Even fleeting contacts can have an immense impact. On my last visit to Israel TV, a non-religious newscaster was waiting outside the studio, long after she was done for the day. She knew I was coming, and had waited to tell me how blown away she had been my son and daughter-in-law's pleasantness when repairing her major appliances and selling her new appliances. "You and your wife are obviously doing something right," she told me. She was half correct.
Rabbi Yisrael Miller in his new book In Search of Torah Wisdom: Questions You Forgot to Ask Your Rebbi (about which more next week) shares two examples of the potential ramifications of the slightest actions. One concerns a gentile woman named Pat who bought a book at a Jewish book store. She noticed upon returning home that the binding was torn. She had heard that Jews are reluctant to part with their money. But when she returned to the bookstore, the clerk smiled and happily replaced the book upon being shown the defect. That ready smile began Pat's (now Rochel's) journey, along with her entire family, to Orthodox conversion.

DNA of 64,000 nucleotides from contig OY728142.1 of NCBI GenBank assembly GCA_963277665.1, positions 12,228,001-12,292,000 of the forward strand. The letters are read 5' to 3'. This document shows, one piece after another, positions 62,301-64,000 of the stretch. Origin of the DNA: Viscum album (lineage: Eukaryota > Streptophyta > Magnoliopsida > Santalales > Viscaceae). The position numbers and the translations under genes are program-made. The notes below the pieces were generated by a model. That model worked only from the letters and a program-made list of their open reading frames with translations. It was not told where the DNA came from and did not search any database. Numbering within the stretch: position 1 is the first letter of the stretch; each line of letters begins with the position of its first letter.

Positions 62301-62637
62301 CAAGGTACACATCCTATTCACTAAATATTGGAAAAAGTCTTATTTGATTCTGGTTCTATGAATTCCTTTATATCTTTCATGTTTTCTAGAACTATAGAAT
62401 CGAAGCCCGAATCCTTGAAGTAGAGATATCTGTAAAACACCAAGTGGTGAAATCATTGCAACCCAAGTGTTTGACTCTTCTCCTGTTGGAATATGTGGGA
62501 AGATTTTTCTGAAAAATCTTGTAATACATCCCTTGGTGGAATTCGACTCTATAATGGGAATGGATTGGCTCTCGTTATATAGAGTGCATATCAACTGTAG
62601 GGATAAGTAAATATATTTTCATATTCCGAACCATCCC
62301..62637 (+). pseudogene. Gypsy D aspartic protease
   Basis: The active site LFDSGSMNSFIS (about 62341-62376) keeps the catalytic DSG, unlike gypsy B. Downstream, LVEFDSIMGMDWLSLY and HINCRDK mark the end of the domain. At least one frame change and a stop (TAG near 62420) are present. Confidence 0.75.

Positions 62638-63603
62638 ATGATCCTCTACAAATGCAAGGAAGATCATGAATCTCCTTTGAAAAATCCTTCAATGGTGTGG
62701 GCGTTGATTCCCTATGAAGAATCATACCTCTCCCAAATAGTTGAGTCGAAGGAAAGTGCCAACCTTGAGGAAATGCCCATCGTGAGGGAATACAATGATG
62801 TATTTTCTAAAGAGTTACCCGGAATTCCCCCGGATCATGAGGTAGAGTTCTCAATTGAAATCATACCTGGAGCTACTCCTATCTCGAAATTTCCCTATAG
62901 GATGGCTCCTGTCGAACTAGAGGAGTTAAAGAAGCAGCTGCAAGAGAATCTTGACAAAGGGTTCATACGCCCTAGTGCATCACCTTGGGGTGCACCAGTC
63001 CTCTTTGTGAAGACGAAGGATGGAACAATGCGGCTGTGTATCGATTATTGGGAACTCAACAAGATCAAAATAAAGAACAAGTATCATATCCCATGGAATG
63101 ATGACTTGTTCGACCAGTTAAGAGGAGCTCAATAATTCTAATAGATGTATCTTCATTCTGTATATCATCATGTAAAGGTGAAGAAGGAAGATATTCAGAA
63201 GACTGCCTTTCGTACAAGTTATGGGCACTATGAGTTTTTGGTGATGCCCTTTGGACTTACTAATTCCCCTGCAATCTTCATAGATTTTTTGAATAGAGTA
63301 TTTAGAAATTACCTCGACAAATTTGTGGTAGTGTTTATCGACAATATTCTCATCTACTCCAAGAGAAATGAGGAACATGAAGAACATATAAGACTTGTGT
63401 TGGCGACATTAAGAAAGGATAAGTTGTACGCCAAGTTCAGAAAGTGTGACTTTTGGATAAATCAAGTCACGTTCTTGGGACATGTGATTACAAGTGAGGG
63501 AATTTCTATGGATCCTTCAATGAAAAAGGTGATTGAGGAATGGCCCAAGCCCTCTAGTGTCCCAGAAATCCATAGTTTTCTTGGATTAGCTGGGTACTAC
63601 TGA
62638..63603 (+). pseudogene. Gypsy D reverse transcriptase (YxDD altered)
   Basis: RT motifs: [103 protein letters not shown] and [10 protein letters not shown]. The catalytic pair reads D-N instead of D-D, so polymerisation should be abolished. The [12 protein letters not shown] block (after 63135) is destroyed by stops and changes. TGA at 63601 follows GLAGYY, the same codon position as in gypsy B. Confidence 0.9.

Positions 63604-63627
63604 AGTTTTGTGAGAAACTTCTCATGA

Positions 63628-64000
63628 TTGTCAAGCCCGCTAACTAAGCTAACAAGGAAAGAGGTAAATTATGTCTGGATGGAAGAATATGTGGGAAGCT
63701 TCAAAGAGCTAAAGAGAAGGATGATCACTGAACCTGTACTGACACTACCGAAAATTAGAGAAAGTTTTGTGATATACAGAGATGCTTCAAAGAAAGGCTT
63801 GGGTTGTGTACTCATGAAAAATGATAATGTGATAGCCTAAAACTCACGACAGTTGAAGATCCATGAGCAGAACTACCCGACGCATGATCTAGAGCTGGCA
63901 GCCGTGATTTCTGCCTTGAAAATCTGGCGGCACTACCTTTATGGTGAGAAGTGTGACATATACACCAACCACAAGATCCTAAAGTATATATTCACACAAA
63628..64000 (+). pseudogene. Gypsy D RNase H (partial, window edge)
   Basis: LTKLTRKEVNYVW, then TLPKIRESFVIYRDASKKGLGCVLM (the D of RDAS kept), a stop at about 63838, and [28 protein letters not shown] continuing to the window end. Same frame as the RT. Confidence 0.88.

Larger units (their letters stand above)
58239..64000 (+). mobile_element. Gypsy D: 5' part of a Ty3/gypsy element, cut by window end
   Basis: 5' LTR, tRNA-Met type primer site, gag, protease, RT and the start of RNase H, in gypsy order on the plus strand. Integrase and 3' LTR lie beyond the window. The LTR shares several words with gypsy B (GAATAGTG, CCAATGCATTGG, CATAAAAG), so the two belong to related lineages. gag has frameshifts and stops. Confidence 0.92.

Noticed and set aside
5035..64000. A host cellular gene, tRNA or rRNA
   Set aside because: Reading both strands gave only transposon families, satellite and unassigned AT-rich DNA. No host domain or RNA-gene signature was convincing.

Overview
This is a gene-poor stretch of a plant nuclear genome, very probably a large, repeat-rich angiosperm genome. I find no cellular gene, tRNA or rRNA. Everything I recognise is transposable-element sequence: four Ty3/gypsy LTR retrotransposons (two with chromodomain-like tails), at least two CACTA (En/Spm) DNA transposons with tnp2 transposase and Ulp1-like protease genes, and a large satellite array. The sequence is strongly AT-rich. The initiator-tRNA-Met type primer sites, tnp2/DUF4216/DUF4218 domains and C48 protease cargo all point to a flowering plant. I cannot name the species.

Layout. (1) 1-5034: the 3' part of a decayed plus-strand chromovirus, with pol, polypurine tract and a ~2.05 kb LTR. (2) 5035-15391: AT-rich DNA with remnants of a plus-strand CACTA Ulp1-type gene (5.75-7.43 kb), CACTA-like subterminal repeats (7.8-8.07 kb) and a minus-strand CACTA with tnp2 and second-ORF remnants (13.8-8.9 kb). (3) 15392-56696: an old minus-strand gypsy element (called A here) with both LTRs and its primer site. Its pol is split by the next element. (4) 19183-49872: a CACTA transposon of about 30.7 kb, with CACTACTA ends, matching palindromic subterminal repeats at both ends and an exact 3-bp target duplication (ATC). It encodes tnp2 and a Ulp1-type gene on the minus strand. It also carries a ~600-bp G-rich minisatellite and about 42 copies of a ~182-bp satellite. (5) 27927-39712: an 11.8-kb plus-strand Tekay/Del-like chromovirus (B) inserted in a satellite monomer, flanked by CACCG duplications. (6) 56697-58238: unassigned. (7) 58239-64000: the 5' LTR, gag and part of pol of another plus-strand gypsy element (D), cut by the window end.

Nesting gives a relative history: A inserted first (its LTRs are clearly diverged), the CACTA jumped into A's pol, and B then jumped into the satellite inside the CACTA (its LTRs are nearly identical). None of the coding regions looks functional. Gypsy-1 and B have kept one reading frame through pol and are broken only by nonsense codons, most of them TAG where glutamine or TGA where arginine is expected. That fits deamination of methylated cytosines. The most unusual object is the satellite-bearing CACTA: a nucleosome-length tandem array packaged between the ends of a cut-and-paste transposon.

The other story concerns a young college student with positive associations towards Orthodoxy, in the form of a beloved zaide. She assumed, however, that full Jewish observance was something only for grandparents. Until she happened to be in Rabbi Miller's shul one Shabbos, along with other local university students, and noticed a young woman close to her own age, whose modest dress immediately set her apart. Not a single word was exchanged between her and the other young woman. And yet the realization that modest dress is not just for bubbes, and can be stylish as well, was enough to trigger her own journey towards an Orthodox life.
BE A MENSCH FOUNDATION, whose Beis Shemesh activities are headed by Yehudah Shein, won a tender from the Washington Jewish Federation to heal Beit Shemesh after the controversy over the Beit Orot school two years ago. The organization's website contains a short clip, in which Israelis across the spectrum take the following pledge: "I pledge not to judge anyone based on his/her appearance, dress, or group affiliation. I will be careful not to make generalizations, and I will try to always see the person behind the outer appearance. I will judge every person favorably and focus on the good in every person. Let's create a new reality Israeli reality – one of acceptance, brotherhood and unity. Together we can."